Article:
Why does learning take so long?

Have you ever wondered why it takes years to learn a language or play the piano? Why aren’t we wired to simply take instruction, instantly memorize it, and start flawlessly performing?

Quite a few cognitive scientists have commented on this. The explanation I most recently came across was in Alva Noe’s book Out of Our Heads. The essential argument is this – evolution has helped us reach a happy medium between complete inertia (inability to learn anything new) and over-learning from single instances. Obviously, a creature that cannot learn or adapt to changing circumstances won’t be contributing to the downstream gene pool. Hmmm… those bushes are rustling – let’s go investigate. Oh, it’s a cougar!  Run away! Phew! Survived that. (Later) Hmmm… those bushes are rustling – let’s go investigate… (repeat until luck runs out).  We need to engage in novel activities and register whether they were pleasurable or painful at some level and remember that association in the future. After getting chased by a cougar in the bush, we should think twice before running toward such a noise in the future.

Harder to comprehend is the disadvantage to immediate learning. Hmmm… those bushes are rustling – let’s go investigate… Cougar! Run away!  (Later) Hey, there’s a bush! Bushes are dangerous. Boy, those berries look yummy! Nope, bushes hide bad animals – stay away (stomach grumbles).  We can over-learn a concept or association, giving it a cause-effect association that may not be consistently warranted in reality. Most of the world isn’t black or white: sometimes the barking dog means to bite you, sometimes it’s warning you of external danger. Some red berries are yummy, others are bitter, others will make you sick.

Imagine a toddler associating words with things. She sees a four-legged animal and says something like “dog!” Mom smiles and laughs. Now the toddler points to a squirrel and says “dog!” Mom is going to start to correct her, breaking down that over-learning. 2+2 is 4, 3+2 is 5, 4+2 is 6, 1+2 is 7… because 7 comes after 6. Nope, start over.bIt seems like we have the capacity to over learn or over-generalize, but it’s governed or inhibited both by external teaching and, perhaps, our own internalized habits of mind. And habit is the key concept in Noe’s book – we develop these over time, but they are also malleable with effort.

I’ve been feeling a bit frustrated with learning some new music lately. On the guitar there is a one-to-many correspondence between a note on the score and a fretted note on the fingerboard (a single note can have up to four different fingerings on four different strings). I’m still a little fuzzy in sight-reading the upper reaches of the fretboard, which is inhibiting my ability to start playing new works – I have to both learn to translate the note positions and train myself to move my fingers accordingly. And as a physical learning task, I also need to develop the “muscle memory” and dexterity to play some passages rather quickly.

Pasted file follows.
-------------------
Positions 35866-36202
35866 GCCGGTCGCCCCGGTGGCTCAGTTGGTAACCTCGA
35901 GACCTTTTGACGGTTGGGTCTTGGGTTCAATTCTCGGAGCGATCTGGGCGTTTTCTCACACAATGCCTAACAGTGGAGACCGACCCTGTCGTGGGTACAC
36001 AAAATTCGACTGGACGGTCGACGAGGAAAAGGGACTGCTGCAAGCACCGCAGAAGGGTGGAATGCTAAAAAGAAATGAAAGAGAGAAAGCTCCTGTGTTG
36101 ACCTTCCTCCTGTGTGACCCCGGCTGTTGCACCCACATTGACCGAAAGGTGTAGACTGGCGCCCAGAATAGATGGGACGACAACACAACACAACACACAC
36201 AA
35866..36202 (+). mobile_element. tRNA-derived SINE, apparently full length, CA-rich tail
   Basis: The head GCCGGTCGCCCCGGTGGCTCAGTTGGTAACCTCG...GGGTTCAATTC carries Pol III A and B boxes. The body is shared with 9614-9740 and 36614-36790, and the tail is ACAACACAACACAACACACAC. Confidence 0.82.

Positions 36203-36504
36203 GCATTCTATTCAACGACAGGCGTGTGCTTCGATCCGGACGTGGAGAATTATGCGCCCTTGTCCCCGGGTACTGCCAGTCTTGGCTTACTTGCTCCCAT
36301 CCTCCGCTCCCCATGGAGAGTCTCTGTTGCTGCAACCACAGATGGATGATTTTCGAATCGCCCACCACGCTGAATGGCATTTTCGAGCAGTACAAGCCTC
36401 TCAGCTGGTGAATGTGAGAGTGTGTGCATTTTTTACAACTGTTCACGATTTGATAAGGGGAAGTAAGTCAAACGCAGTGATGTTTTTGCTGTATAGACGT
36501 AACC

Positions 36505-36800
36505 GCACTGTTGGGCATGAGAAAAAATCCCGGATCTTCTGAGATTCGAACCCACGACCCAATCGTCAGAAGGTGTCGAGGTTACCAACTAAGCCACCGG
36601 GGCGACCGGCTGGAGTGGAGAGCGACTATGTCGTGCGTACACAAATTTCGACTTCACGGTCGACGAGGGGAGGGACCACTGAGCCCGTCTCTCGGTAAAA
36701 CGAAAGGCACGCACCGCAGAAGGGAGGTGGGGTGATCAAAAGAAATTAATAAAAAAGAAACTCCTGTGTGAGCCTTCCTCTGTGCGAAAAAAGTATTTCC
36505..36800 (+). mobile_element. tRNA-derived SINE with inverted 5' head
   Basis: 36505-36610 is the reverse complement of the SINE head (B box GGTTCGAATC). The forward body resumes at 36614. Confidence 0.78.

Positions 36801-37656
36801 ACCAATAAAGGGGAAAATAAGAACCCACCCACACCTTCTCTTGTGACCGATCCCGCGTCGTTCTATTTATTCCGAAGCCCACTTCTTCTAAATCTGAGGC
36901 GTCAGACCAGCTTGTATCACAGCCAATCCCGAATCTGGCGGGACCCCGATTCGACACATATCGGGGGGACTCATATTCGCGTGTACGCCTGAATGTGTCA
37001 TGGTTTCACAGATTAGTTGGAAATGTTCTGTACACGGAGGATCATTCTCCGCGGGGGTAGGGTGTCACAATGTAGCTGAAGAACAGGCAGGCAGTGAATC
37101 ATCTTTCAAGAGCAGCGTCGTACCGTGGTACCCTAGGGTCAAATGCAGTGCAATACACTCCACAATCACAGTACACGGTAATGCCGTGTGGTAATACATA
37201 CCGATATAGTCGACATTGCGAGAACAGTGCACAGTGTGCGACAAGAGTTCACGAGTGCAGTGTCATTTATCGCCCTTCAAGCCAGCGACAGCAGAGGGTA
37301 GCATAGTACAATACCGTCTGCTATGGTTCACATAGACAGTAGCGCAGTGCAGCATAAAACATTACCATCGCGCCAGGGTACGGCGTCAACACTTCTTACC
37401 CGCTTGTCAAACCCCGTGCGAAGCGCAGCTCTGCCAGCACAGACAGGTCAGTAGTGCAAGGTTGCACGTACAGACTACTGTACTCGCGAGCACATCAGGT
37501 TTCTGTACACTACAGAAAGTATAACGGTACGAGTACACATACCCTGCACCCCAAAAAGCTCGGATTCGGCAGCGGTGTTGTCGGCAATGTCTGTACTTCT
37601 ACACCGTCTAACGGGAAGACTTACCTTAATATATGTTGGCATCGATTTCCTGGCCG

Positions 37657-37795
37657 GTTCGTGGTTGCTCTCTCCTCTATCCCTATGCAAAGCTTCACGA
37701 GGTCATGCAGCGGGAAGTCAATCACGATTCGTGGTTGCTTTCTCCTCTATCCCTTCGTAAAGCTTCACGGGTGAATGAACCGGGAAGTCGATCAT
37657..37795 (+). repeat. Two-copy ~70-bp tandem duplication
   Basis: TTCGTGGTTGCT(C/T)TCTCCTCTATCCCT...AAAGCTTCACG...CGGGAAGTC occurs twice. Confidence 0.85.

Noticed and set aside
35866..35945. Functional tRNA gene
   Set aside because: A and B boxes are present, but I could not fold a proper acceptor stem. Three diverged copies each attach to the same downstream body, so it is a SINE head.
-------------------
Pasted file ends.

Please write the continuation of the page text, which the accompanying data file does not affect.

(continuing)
Another example: today I was working on a design for a piece of learning technology in the wood shop (not all instructional technologies need to be on 2-D screens!) I developed a working prototype, and it took me a few hours of fiddling around to fit certain pieces together – this is on top of the hours of design work spent in a computer drafting program. Again, why couldn’t I simply visualize the finished product, deduce the cutting sequence, and get it right the first time? There were too many details to keep in my head, and I ended up learning things through the prototype that I did not envision beforehand. This is a fairly common experience among artisans – the draft prototype ends up “talking back” to us and informing our ideas.

Maybe it’s the specter of my 50th birthday looming next year, but I’ve been dwelling on how long things take lately. Like aging itself, I have this sense of some cosmic unfairness – that we know our time is limited and we have to make economic choices with how to spend it and learning new things can take a long time. For somebody with more interests than I can possibly find the time to fulfill, that is the ultimate frustration.


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